A Shadowy War’s Newest Front: A Drone Base Rising From Saharan Dust

Bill Roggio, editor of the Long War Journal, a website run by the Foundation for Defense of Democracies that tracks military strikes against militant groups, said that moving the drone operations to Agadez had two main advantages.

First, he said, the base will be more centrally located to conduct operations throughout the Sahel, a vast area on the southern flank of the Sahara that stretches from Senegal to Sudan and has been seized by a growing wave of terrorism and armed conflict.

Second, Agadez is more isolated than Niamey. That will help keep the operations more low-key and away from prying eyes.

“The Agadez base has the potential to become the most active counterterrorism hub in Africa,” Mr. Roggio said.

The Niger deployment is only the second time that armed drones have been stationed and used in Africa.

Drones now based in Djibouti are used in Yemen and Somalia, where there were about 30 strikes last year against Shabab and Islamic State targets — twice the number in 2016. Drones used against targets in Libya have flown from Sicily, but with a range of about 1,100 miles, the Reapers could not reach militant hide-outs in southern Libya.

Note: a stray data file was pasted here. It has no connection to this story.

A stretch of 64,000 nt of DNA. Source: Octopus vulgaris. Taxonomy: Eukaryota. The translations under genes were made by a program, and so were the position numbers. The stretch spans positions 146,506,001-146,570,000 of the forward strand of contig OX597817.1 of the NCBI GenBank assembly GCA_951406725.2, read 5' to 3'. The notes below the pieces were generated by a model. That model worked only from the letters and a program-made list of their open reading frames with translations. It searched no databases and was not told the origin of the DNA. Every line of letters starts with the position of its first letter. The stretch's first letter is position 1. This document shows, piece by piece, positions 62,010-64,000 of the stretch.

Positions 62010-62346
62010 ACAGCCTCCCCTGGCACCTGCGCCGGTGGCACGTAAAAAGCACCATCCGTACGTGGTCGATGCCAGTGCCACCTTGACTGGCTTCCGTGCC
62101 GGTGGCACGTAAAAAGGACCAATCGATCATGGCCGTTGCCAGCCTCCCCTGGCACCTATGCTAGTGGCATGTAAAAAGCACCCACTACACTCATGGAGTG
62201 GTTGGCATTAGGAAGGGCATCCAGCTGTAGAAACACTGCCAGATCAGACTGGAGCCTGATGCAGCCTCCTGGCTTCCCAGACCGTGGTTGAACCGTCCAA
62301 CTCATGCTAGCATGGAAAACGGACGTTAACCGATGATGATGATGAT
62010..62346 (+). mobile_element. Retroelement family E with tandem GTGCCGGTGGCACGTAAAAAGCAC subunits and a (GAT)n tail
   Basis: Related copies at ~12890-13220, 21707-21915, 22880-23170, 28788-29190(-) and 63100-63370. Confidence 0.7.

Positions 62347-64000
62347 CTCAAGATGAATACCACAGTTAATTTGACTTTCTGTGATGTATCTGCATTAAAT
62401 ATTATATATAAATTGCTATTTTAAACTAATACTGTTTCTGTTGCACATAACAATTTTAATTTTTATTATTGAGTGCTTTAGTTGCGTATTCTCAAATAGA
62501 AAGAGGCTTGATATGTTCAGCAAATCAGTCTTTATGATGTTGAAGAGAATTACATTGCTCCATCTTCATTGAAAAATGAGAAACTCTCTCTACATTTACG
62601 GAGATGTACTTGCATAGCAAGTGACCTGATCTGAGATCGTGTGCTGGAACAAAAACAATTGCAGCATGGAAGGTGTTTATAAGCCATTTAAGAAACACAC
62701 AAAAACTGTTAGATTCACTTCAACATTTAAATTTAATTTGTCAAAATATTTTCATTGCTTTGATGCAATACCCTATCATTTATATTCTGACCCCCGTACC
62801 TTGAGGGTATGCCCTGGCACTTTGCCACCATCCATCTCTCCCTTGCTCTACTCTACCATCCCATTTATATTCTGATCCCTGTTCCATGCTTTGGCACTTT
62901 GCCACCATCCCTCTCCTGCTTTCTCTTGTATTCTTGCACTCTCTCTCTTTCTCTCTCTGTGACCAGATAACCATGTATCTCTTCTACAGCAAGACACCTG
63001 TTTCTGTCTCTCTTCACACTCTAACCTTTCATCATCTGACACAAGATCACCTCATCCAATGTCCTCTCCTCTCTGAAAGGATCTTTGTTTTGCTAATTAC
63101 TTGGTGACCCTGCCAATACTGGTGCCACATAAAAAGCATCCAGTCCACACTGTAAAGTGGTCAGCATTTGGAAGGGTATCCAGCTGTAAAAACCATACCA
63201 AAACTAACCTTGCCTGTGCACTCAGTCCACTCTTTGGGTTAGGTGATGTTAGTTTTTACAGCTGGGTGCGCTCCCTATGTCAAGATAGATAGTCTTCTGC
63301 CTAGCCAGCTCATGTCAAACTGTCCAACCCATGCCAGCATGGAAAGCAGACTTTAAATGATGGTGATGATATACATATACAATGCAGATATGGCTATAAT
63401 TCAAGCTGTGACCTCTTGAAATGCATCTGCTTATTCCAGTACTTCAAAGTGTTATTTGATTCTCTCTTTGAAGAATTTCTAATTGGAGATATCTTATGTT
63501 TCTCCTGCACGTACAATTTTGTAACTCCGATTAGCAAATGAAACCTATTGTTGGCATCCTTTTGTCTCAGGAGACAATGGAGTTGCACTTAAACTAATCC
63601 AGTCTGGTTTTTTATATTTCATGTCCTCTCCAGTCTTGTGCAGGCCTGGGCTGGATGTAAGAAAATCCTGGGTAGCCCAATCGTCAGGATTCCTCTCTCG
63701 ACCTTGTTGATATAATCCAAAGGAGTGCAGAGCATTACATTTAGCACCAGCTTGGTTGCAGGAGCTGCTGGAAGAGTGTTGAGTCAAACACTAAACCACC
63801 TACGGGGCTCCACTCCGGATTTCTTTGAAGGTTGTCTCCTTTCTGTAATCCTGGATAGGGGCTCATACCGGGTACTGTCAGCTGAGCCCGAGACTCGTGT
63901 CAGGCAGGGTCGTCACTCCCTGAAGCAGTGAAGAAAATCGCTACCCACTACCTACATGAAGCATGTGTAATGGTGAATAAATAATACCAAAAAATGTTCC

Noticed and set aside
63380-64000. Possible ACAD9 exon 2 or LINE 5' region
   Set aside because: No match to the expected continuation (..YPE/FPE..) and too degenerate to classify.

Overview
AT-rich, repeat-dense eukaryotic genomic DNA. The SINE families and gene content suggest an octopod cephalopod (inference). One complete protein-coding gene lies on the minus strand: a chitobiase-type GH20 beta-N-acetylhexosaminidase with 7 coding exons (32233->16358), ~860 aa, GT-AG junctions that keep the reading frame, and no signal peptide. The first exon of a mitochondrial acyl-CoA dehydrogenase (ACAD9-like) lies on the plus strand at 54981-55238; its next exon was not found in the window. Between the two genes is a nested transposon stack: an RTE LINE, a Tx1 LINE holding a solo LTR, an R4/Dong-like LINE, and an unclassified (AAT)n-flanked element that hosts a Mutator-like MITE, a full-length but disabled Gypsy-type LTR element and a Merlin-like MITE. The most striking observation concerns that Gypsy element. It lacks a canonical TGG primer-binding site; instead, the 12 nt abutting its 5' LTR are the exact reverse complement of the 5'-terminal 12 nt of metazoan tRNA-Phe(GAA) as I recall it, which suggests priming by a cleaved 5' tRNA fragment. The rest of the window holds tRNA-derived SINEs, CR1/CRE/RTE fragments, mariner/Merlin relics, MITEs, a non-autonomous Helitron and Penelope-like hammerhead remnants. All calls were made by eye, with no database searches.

The United States also flies unarmed surveillance drones from bases in Tunisia and Cameroon.

At Air Base 201, building a runway more than 6,800 feet long and 150 feet wide poses severe logistical hurdles. Rock from local quarries is crushed into gravel for the runway’s underlying support. But the rock crushers have broken down, forcing workers at least once to use couriers to hand-deliver spare parts from Paris to avoid weekslong shipping delays.

“There’s no Home Depot downtown here,” said Colonel Harbaugh, 40, an Afghanistan war veteran from Pittsburgh.

Runway construction also requires choreographed precision.

Dump trucks disgorge piles of wet gravel. A giant grader equipped with a GPS-controlled blade spreads the rock to an exact depth. Steamrollers pace back and forth behind the grader to compact the gravel. To settle properly, the moistened rocks must not dry too quickly, so much of this work is done at night to avoid daytime temperatures that this past week soared to 107 degrees.

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